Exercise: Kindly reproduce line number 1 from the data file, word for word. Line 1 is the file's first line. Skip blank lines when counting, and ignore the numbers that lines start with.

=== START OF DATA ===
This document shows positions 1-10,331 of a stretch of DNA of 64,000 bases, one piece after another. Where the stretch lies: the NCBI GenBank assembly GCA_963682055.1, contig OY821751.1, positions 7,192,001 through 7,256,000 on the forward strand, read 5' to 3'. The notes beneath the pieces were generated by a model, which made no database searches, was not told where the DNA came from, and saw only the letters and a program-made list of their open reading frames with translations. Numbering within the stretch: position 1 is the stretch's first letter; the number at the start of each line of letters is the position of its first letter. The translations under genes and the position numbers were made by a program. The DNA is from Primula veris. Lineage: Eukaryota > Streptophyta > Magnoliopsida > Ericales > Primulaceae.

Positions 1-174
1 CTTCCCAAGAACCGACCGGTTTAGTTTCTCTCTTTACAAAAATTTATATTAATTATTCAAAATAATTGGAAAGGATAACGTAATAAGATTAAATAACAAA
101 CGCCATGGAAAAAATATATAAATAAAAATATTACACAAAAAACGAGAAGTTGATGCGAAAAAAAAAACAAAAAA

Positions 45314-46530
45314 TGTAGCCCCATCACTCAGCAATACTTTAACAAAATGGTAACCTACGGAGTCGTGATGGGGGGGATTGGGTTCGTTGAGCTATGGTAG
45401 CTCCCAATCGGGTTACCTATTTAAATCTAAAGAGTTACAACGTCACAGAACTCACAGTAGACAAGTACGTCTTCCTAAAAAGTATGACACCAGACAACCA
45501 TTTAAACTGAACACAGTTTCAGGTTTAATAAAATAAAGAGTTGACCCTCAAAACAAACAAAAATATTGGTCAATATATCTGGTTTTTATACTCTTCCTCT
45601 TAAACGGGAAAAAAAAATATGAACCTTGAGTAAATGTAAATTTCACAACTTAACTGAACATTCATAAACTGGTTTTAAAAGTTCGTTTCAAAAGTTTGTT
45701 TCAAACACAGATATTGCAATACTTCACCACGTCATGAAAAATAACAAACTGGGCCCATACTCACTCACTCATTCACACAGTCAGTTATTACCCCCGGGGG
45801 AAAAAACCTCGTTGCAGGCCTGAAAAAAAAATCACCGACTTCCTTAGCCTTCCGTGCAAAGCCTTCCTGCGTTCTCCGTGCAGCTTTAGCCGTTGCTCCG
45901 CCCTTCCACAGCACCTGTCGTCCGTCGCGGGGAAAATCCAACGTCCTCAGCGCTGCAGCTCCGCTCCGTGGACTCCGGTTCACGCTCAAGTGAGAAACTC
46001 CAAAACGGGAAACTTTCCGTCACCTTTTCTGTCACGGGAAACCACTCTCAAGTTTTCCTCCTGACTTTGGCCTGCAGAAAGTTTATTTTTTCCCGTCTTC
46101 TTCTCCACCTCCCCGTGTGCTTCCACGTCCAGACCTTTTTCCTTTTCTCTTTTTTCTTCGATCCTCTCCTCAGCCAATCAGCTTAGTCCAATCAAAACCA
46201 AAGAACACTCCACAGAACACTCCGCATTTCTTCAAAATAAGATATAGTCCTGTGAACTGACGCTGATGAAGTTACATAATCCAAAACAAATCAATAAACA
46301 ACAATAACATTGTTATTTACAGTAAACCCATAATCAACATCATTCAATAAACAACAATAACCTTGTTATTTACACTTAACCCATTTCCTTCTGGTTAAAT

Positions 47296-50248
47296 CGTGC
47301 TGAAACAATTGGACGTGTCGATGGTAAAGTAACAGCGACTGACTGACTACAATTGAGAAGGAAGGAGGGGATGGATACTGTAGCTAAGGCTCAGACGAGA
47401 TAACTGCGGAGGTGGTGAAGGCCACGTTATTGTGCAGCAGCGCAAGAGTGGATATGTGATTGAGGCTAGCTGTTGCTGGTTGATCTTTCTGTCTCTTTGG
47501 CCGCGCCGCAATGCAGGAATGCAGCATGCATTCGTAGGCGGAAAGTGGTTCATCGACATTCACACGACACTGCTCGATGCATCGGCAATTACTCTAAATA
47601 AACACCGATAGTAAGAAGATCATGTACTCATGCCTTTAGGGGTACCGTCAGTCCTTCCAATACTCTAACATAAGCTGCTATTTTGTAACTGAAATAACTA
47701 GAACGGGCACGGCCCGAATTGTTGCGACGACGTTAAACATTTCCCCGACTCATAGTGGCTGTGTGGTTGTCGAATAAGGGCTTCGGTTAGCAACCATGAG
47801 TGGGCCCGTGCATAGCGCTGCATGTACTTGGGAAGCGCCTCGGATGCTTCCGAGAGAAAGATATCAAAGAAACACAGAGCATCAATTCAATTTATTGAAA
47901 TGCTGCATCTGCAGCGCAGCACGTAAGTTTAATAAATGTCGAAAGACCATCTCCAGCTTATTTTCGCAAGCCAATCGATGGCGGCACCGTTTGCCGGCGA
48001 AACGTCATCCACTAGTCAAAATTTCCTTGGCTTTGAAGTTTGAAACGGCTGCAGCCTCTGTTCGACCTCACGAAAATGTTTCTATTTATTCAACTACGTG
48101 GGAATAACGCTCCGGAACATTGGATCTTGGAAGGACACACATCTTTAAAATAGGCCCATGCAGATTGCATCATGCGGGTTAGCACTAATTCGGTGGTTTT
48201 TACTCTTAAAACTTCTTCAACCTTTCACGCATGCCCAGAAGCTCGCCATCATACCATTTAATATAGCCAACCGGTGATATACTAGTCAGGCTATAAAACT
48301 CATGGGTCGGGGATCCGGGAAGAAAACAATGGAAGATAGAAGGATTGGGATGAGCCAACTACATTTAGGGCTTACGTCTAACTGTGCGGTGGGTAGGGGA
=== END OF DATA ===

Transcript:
This document shows positions 1-10,331 of a stretch of DNA of 64,000 bases, one piece after another. Where the stretch lies: the NCBI GenBank assembly GCA_963682055.1, contig OY821751.1, positions 7,192,001 through 7,256,000 on the forward strand, read 5' to 3'. The notes beneath the pieces were generated by a model, which made no database searches, was not told where the DNA came from, and saw only the letters and a program-made list of their open reading frames with translations. Numbering within the stretch: position 1 is the stretch's first letter; the number at the start of each line of letters is the position of its first letter. The translations under genes and the position numbers were made by a program. The DNA is from Primula veris. Lineage: Eukaryota > Streptophyta > Magnoliopsida > Ericales > Primulaceae.